The Eleanor Roosevelt Papers, Digital Edition > My Day
My Day by Eleanor Roosevelt


NEW YORK, Tuesday—In view of the constant reiteration on the part of the Russians even in their formal notes—that they have done everything to preserve the peace and that we are the ones who will bring on war through our attitude in Europe and our constant warmongering—I think we should jog our memories a little about the past.

If we think back we will realize that it is the Soviets who did not reduce their armies after World War II. It is the Soviets who have infiltrated into as many countries as they could possibly reach, and then armed those countries with materiel which they produced. It is they who have virtually taken control in these countries and have directed military preparations. It is the Russians who in their zone in Germany have established and trained a police force of 100,000 young Germans, armed them and thoroughly indoctrinated them with their Communist influence.

If it were not for the fact that hand in hand with their teaching has gone certain examples of what freedom under the Soviet means, they would be even stronger than they are. Fortunately for us, concentration camps, forced labor and death trains taking people to work against their will to various parts of the Soviet empire are hard to hide and those who escape from countries under Russian domination tell these stories. This news seeping through the Iron Curtain helps to counteract the influence the constant flow of peace talk might otherwise have in the outside world.

Most of the things that the Soviets have done have been done illegally. We are now in the unpleasant position, if we expect to meet the force they have built up with equal force, of having to do things we never intended to do, while they accuse us of illegalities.

If the Russians had lived up to their commitments under the United Nations Charter we need not be watching with such anxiety every move they make and trying to gauge what its real meaning is.

Do they mean to attack in the spring in Europe, and is that why they told Europe the other day that there was absolutely no threat to them in anything the Soviet Union had done?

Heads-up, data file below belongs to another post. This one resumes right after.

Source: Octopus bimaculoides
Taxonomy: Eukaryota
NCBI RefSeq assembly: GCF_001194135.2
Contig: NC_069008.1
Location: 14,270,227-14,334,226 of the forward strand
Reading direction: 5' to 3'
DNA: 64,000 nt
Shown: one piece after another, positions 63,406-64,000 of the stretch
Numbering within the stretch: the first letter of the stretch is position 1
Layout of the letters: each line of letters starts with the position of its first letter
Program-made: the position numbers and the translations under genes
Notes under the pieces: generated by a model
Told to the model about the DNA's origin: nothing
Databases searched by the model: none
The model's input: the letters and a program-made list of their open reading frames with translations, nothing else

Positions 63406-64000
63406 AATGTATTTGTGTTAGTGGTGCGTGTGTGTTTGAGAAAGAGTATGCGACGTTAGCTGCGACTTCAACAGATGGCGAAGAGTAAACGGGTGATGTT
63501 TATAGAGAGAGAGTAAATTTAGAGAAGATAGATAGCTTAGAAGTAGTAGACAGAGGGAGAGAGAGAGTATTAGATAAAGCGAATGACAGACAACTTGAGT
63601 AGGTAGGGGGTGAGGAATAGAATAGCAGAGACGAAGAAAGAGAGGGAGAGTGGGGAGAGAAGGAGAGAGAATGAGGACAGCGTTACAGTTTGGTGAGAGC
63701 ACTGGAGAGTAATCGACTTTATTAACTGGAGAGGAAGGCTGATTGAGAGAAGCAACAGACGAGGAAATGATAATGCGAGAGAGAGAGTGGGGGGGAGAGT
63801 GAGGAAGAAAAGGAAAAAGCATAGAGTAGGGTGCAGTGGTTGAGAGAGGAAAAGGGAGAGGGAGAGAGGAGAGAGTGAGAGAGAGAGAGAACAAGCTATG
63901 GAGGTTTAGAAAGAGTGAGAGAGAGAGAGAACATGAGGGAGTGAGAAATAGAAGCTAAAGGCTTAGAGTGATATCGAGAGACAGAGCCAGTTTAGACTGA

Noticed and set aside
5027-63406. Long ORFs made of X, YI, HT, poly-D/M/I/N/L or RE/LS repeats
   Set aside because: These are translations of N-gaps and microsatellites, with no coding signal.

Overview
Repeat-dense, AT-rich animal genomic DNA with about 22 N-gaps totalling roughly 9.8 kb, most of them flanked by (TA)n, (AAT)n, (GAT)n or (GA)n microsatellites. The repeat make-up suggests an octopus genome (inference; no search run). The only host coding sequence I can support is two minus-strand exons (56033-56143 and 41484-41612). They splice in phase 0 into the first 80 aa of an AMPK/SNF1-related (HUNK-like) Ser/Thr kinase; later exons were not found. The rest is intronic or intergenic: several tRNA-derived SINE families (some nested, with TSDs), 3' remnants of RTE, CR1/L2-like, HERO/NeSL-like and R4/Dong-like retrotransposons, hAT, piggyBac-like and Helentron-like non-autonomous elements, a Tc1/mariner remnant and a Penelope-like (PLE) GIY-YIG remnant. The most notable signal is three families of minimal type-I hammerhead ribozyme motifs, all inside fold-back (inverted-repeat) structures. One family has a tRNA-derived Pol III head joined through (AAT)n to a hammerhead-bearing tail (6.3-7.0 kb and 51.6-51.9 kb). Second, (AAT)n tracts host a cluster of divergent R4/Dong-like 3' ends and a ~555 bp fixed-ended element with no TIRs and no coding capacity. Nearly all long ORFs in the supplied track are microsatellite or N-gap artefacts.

The Yugoslavs, who are a great deal nearer than we are, take note with real concern of the number of Roumanian and Bulgarian troops that now have been armed, and of the newly strengthened forces of the Soviet army stationed in Carpatho-Ukraine.

The Soviet Union has been extremely clever in making the satellites carry most of the burden of increased men and armaments in the field. In the case of China, of course, a war actually is being fought with Chinese troops; as yet no Russian troops have been engaged or lost. Nevertheless, Russia gives enormous confidence to their satellites by their close consultation, their readiness to help with supplies and the fact that their reserves are strategically placed where the front-line people all know that they can be of maximum use if they are required.

Who, then, really is breaking its promise under the U.N. pact? Who is equipped to go to war at a moment's notice?



Names and Terms Mentioned or Referenced

  • New York (N.Y., United States) [ index ]

About this document

My Day by Eleanor Roosevelt, January 24, 1951

Roosevelt, Eleanor, 1884-1962
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Digital edition created by The Eleanor Roosevelt Papers Project The George Washington University 312 Academic Building 2100 Foxhall Road, NW Washington, DC 20007

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Transcription created from a photocopy of a UFS wire copy of a My Day column instance archived at the Franklin D. Roosevelt Library.